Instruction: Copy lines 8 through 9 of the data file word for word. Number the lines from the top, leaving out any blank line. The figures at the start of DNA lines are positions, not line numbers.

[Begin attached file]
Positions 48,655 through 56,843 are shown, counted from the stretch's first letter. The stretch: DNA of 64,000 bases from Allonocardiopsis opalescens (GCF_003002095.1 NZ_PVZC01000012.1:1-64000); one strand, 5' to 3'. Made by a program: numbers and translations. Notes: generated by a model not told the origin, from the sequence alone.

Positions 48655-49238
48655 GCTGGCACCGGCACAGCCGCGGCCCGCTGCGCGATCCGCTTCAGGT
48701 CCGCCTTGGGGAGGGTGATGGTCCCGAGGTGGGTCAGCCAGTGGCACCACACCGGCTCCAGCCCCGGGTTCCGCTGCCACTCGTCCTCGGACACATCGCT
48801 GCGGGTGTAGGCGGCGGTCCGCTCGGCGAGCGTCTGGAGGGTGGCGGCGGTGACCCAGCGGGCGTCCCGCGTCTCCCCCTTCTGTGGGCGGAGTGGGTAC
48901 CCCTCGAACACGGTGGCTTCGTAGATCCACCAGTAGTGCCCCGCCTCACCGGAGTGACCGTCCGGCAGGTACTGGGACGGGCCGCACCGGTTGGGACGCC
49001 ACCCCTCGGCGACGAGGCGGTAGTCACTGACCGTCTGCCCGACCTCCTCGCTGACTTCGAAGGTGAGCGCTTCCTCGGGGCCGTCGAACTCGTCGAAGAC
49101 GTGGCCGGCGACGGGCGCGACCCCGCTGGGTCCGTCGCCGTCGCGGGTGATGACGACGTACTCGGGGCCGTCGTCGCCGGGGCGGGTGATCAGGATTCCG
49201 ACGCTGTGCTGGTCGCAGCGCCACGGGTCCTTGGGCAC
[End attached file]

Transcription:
49101 GTGGCCGGCGACGGGCGCGACCCCGCTGGGTCCGTCGCCGTCGCGGGTGATGACGACGTACTCGGGGCCGTCGTCGCCGGGGCGGGTGATCAGGATTCCG
49201 ACGCTGTGCTGGTCGCAGCGCCACGGGTCCTTGGGCAC